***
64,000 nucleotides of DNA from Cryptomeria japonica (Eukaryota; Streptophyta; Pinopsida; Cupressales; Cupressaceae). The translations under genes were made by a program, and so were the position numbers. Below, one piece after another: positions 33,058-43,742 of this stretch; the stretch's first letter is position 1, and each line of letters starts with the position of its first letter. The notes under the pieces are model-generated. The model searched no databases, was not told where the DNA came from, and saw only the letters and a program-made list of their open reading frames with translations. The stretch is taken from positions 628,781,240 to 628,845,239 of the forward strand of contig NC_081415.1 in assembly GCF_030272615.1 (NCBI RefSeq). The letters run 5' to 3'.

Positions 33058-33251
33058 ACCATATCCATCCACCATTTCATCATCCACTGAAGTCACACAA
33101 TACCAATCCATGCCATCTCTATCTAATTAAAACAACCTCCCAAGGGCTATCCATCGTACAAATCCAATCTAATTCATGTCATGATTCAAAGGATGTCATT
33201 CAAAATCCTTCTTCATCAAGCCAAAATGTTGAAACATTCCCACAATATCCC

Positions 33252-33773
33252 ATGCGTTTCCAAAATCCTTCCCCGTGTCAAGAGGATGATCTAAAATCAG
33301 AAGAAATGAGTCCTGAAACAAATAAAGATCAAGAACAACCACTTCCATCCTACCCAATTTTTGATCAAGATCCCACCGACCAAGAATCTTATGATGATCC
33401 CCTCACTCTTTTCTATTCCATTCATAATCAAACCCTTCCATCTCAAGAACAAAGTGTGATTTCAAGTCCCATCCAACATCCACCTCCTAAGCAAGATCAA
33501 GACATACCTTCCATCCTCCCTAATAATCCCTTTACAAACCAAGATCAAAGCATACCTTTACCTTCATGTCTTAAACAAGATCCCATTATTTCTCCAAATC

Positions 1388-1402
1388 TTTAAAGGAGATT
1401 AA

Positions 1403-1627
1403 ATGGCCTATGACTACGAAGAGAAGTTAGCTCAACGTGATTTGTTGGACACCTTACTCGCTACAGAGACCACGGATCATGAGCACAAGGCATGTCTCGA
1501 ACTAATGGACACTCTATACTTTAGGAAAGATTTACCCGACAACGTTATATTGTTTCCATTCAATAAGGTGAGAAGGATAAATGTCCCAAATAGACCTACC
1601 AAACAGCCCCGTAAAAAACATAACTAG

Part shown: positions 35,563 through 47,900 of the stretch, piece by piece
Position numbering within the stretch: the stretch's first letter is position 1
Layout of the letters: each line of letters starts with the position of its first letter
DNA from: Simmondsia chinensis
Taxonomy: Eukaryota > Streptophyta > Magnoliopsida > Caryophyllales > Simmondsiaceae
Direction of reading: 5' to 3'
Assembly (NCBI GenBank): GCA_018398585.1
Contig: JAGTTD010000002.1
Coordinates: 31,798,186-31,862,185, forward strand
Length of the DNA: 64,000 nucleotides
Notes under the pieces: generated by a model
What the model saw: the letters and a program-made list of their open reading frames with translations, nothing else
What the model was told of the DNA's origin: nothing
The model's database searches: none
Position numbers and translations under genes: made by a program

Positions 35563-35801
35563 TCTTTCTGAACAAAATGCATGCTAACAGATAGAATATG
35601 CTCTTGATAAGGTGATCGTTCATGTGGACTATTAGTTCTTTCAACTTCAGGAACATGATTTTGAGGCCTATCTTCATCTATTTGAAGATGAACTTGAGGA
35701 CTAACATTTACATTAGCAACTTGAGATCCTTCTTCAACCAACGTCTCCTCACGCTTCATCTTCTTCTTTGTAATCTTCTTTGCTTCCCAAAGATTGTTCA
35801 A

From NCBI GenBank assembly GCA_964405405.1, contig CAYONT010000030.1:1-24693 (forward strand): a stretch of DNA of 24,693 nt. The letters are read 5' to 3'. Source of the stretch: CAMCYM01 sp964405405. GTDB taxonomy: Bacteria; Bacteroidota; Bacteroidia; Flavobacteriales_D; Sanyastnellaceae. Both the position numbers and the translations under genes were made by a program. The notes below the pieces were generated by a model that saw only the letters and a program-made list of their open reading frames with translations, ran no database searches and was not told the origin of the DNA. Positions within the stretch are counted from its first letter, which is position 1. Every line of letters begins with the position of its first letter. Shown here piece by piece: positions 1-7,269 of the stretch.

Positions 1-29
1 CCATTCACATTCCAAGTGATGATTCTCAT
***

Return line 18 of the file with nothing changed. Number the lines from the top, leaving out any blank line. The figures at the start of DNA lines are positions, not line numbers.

Part shown: positions 35,563 through 47,900 of the stretch, piece by piece